Event name: FemBot Jam (Unconference)
Description of your participation:
I spent two days in Portland, Oregon, attending the FemBot Jam Conference. I was invited to participate by the organizers. I went into the unconference believing this would be a chance to meet with feminist scholars and technologists involved in the FemBot Collective, in order to learn about opportunities to improve the engagement in Wikimedia projects, and to also share my experiences as a Wikimedia fellow focused on closing the gender gap.
Out of about 30 participants, I was the only person who did not have my PhD or was working towards a PhD. It was a bit intimidating, and the unconference ended up being really geared towards the academic community, which surprised me. I was able to bring a more grassroots/non-academic view to the meetings, which often had the participants "checking themselves," to remember that not all feminists involved in the collaborative technology environment are PhD candidates and academics. Sadly, Wikipedia wasn't able to be included in the conversations much, despite me bringing my experience from the WikiWomen's Collaborative and community organizing into the mix.
The only "non" FemBot oriented unconference session I participated in was about free culture. I was able to talk about GLAM-Wiki and OpenGLAM projects, and emphasize the movement to open journals up under free licenses. It wasn't really relevant to the subject of the conference though, so I'm not sure what type fo impact it had.
I was able to meet with University of Oregon staff, who are having me serve as "WikiWoman in Residence," during the weekend of March 8th in Eugene, Oregon. That event will focus around WikiWomen's History Month and I'm doing multiple workshops about editing and the importance in women contributing to the projects. We were able to get some logistics situated regarding things.
I also connected with Dr. Karen Alexander, from Rutgers Douglas Residential College (the women's college for Rutgers). She wants me to lecture and do a seminar with her students to encourage their participation in technology with specific focus on Wikimedia projects. So I'm following up with her about that.
What lessons were learned that could help others in similar events?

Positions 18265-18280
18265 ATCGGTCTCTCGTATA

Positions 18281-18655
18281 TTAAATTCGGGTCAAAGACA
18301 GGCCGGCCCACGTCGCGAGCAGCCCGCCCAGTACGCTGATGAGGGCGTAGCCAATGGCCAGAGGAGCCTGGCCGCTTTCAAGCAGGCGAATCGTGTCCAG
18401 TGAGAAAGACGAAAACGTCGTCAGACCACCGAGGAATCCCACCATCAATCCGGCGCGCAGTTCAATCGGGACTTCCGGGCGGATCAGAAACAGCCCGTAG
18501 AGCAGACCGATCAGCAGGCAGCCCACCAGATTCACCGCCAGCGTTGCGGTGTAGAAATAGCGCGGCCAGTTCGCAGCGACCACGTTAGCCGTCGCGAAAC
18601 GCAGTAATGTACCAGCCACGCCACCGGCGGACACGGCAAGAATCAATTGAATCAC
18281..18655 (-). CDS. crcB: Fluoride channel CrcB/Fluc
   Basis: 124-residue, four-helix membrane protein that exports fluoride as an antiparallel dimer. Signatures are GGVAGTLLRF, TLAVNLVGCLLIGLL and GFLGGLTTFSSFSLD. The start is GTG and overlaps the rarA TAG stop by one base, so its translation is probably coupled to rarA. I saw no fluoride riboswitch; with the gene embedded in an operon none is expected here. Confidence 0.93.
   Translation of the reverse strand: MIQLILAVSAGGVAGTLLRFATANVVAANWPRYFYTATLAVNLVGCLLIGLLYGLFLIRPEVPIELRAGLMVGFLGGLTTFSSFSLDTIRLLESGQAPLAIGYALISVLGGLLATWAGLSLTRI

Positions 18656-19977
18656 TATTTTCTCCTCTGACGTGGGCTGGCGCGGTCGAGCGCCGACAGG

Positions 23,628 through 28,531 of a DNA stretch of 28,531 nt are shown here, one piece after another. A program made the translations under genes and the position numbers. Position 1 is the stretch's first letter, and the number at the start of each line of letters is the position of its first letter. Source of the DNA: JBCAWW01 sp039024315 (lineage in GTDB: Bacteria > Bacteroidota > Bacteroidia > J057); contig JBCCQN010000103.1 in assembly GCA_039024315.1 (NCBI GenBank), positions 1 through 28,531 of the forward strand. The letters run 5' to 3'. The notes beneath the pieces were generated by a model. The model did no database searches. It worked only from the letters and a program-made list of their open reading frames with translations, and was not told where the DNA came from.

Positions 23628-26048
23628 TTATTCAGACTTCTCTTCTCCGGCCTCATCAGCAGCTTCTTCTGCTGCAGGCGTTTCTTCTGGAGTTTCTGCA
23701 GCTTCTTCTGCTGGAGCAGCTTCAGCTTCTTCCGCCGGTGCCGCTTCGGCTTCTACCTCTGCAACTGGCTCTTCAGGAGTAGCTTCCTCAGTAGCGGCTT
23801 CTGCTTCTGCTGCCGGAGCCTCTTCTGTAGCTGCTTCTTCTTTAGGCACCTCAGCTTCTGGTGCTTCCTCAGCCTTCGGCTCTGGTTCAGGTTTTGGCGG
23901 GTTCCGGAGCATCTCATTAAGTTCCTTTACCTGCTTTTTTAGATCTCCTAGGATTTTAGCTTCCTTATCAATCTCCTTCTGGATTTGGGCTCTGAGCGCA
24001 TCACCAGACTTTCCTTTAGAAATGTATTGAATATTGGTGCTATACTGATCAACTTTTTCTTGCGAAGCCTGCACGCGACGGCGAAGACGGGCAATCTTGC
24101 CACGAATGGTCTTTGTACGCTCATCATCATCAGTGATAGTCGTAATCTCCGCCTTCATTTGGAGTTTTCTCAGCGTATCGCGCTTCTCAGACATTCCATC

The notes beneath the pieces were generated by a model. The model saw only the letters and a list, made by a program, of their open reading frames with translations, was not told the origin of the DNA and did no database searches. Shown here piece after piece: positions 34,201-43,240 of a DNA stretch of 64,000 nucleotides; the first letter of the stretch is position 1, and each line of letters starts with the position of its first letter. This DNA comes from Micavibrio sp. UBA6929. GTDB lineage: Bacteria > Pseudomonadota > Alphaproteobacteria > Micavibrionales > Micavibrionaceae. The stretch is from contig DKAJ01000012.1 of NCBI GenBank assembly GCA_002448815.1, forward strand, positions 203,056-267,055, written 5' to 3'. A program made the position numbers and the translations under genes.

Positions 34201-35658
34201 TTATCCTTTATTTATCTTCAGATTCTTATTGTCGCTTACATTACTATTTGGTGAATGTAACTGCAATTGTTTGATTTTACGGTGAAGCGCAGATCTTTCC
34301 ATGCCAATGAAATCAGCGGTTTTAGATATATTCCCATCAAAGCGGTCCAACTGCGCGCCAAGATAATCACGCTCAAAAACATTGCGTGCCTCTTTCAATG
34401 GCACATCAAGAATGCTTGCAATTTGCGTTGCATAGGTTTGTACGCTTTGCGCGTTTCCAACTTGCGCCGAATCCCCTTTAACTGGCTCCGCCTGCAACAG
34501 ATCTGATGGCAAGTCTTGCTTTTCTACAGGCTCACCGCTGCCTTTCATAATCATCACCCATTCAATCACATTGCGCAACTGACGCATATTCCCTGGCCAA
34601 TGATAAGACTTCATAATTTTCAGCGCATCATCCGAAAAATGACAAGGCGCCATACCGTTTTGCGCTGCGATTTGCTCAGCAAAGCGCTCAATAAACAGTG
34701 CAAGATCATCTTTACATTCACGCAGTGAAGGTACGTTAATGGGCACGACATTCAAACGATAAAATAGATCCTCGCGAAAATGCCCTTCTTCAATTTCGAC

I thought the unconference was specifically an unconference focused around the interest of the FemBot Collective, allowing for opportunities to connect with participants about subjects related to collaborative projects like Wikipedia and the WikiWomen's Collaborative. Turns out it focused mainly on shaping and building the FemBot Collective as a project and "group." I did get to bring my own experience in working with women and collaborative concepts to the table, providing input on project management, volunteer participation, and social media/blog use in the sessions about the journal Ada, the blog, and membership.
If I would have known that I would have had less of an opportunity to discuss my work and opportunities for women's engagement related to Wikimedia I would have opted out of attending. While it was rewarding - great and inspiring people, I did learn a few things about academic collaboration and how different it is from other forms of collaboration (i.e. "wiki collaboration"), I do feel that I was led on to believe there would be more general discussion and not so focused around building the brand and group.
What impact did your participation have on the Wikimedia Mission goals of Increased Reach, Increased Quality, Increased Credibility, Increased and Diversified Participation?
I did get to have casual discussion (i.e. not during sessions) with some participants (about 10 of 30) about the work that I do - as a former fellow and now as a volunteer, in regards to engaging more women to edit and contribute to Wikimedia projects. As I stated above, I was able to connect with a woman from Rutgers about a potential event there, which could have potential to overlap with the WikiWomen's outreach work and the education program.
I really wish there was more to report. It was empowering and great to connect with such a smart and passionate group of feminists, who respect the work I do, and had interest in Wikipedia as a collaborative tool, however, the focus - which surprised me - was specifically focused on the collective and not broader concepts. They do intend on doing these event ever six months, I most likely won't be attending in a capacity related to my Wikipedia work. Again, it was rewarding to meet with likeminded people, but, in the end, the unconference did not have the impact that it was originally promoted as being able to potentially have in the work I've been doing with the gender gap and Wikipedia.
Detail of expenditures:
- Flight to and from San Francisco to Portland via United - $204.60
- Two nights at the conference, the Marriott Courtyard City Center - $272.51
- Per diem allowing for breakfast/lunch/dinner (none of which were provided) - my original request was $99 to cover both days which is based on 75% off the GSA rates for a total of breakfast/lunch/dinner in Portland. I had dinner on Friday, breakfast/lunch/dinner on Saturday and breakfast/lunch on Sunday (and bought my own dinner via the airport on Sunday).
Total: USD 576.11